House to vote on health care bill Thursday
WASHINGTON — The House will vote Thursday on the GOP's long-sought legislation to repeal and replace portions of former President Barack Obama's Affordable Care Act, Republican leaders announced on Wednesday. House Majority Leader Kevin McCarthy confidently predicted success after a day of wrangling votes and personal arm-twisting by President Donald Trump.
After an earlier failure when Republican leaders were forced to pull the bill for lack of votes, the decision to move forward indicated confidence on the part of GOP leaders. A successful outcome would be the culmination of seven years' worth of promises by Republicans to undo Obama's signature legislative achievement, but could also expose House Republicans to political blowback by endorsing a bill that boots millions off the insurance rolls.
And there's no guarantee that the bill, if passed by the House on Thursday, will actually become law. First the Senate must work its will, and the House legislation has generated significant opposition in the upper chamber. Nonetheless, victory in the House would provide some vindication of the GOP's ability to govern in Republican-controlled Washington, and provide a long-sought win for Trump, who has been in office more than 100 days without a significant congressional victory save Senate confirmation of a Supreme Court justice.
As he announced the vote would go forward, McCarthy was asked if leaders were confident they had the votes and he replied: "Yes."
The announcement Wednesday evening came at the end of a day when House Republican leaders and Trump intensified their already fierce lobbying to save the long-promised legislation, agreeing to changes that brought two pivotal Republicans back on board.
Democrats stood firmly united against the health bill. But they generally applauded a separate $1 trillion-plus spending measure to keep the government running, which passed the House on a bipartisan vote of 309-118.
On the health care front, Reps. Fred Upton of Michigan and Billy Long of Missouri emerged from a White House meeting with Trump saying they could now support the bill, thanks to the addition of $8 billion over five years to help people with pre-existing conditions.
"Today we're here announcing that with this addition that we brought to the president and sold him on in over an hour meeting in here with him, that we're both yeses on the bill," Long told reporters. The potential defections of Upton and Long over the previous 48 hours had emerged as a possible death knell for the bill, and with it seven years' worth of GOP campaign promises to repeal and replace Democrat Barack Obama's Affordable Care Act.
"'We need you, we need you, we need you,'" Long described as the message from Trump.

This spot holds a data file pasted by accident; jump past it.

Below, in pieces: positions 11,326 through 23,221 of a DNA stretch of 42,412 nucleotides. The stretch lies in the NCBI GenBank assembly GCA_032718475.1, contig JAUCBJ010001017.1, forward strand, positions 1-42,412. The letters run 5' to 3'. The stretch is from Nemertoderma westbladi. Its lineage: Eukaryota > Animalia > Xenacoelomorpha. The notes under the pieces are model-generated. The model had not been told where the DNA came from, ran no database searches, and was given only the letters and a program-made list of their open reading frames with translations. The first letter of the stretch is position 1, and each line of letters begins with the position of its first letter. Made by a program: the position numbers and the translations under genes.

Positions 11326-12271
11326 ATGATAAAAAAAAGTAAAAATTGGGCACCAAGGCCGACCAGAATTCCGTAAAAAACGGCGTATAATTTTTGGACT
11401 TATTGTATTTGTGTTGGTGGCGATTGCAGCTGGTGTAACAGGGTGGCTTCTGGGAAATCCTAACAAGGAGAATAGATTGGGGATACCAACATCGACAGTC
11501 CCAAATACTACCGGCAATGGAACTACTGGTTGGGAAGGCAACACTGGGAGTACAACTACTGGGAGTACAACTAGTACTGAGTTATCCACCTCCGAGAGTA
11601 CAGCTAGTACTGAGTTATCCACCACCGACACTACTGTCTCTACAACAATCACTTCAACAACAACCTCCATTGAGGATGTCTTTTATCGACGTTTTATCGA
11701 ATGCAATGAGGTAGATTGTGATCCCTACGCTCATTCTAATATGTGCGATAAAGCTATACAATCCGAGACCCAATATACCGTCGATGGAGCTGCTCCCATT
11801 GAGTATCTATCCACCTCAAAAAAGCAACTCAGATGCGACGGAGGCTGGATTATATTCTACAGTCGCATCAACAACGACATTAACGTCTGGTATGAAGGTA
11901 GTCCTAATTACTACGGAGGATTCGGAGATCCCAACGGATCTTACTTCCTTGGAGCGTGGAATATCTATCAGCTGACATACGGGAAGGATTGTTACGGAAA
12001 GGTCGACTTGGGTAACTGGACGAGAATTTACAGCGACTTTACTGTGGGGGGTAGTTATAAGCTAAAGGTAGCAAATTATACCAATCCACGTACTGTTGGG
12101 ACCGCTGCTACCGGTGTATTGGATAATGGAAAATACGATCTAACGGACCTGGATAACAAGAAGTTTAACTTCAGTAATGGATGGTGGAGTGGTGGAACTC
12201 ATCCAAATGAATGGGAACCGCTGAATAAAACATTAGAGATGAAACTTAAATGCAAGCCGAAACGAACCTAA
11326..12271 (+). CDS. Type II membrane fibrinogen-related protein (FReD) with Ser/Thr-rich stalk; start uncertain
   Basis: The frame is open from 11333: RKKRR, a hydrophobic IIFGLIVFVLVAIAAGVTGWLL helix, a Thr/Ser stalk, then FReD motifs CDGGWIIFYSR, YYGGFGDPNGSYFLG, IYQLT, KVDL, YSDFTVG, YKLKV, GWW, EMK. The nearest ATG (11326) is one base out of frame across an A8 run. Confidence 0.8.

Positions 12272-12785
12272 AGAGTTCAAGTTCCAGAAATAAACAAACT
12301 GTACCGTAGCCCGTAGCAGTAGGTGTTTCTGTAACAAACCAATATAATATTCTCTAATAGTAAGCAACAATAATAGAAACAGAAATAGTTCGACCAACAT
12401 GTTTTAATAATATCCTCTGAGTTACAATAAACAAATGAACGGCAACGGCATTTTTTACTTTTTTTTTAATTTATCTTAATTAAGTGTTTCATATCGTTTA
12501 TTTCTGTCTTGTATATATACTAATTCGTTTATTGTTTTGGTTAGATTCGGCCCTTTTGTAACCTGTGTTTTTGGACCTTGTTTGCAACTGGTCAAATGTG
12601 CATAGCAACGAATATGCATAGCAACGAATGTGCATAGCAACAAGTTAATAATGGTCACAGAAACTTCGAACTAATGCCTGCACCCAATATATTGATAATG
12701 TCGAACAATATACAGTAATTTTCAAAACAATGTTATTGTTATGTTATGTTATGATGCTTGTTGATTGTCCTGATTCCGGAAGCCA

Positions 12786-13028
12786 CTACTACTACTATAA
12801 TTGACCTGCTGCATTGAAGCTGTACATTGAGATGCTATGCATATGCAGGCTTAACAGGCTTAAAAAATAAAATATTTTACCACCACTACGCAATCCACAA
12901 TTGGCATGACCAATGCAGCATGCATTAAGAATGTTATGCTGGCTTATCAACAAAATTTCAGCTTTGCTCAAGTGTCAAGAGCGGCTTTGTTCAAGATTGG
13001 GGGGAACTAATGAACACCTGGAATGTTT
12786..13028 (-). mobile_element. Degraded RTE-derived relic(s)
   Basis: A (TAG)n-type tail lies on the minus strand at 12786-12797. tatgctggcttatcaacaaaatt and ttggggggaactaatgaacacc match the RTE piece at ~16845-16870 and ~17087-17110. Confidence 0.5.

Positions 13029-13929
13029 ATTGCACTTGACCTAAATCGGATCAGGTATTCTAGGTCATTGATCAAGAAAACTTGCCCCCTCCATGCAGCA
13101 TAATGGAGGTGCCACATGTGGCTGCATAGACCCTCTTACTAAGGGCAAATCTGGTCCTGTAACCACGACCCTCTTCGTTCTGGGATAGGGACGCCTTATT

The latest iteration of the GOP bill would let states escape a requirement under Obama's law that insurers charge healthy and seriously ill customers the same rates. Overall, the legislation would cut the Medicaid program for the poor, eliminate Obama's fines for people who don't buy insurance and provide generally skimpier subsidies. The American Medical Association, AARP and other consumer and medical groups are opposed. The AMA issued a statement saying Upton's changes "tinker at the edges without remedying the fundamental failing of the bill — that millions of Americans will lose their health insurance as a direct result."
If the GOP bill became law, congressional analysts estimate that 24 million more Americans would be uninsured by 2026, including 14 million by next year. Even if the GOP secures a win in the House, the Senate is expected to change the bill.
Separately, on the spending bill to keep the government running, Trump and GOP leaders hailed it as a victory, citing increases in money for the military. But Trump himself has undermined that message by complaining over Twitter about the need for Democratic votes on the bill and suggesting that a "good 'shutdown'" might be in order.
Some Republicans were not on-message either about the $1.1 trillion spending bill, the bipartisan result of weeks of negotiations in which top Democrats like Pelosi successfully blocked Trump's most controversial proposals, including a down payment on his oft-promised Mexico border wall, cuts to popular domestic programs, and new punishments for so-called sanctuary cities.
"From my point of view, we pretty well got our clock cleaned," said Republican Sen. Lindsey Graham of South Carolina.
Democratic votes were needed to pass the measure even though Republicans control both the White House and Congress, which made Pelosi and Senate Minority Leader Chuck Schumer powerful participants in the talks. That resulted in bipartisan outcomes like $407 million to combat Western wildfires and a $2 billion increase for medical research at the National Institutes of Health. Schumer has crowed over the outcome in a series of interviews, seemingly irking the White House.
Now that it's passed the House, the mammoth, 1,665-page measure to fund the government through September heads to the Senate, which is also expected to approve it. Despite his complaints, Trump has promised to sign it.
When the health bill does come to a vote Thursday it will be without an updated analysis from the nonpartisan Congressional Budget Office about its cost and impacts, a point Democrats complained about bitterly.
And even with Upton and Long in the "yes" column, GOP leaders spent the day hunting for votes among wary moderates. More than a dozen opponents — including Kentucky's Tom Massie, New Jersey's Chris Smith and Leonard Lance and Pennsylvania's Patrick Meehan — said they were still no despite the changes. GOP leaders can lose only 22 from their ranks and still pass the bill, and an Associated Press tally found 19 opposed.
Associated Press writer Andrew Taylor contributed.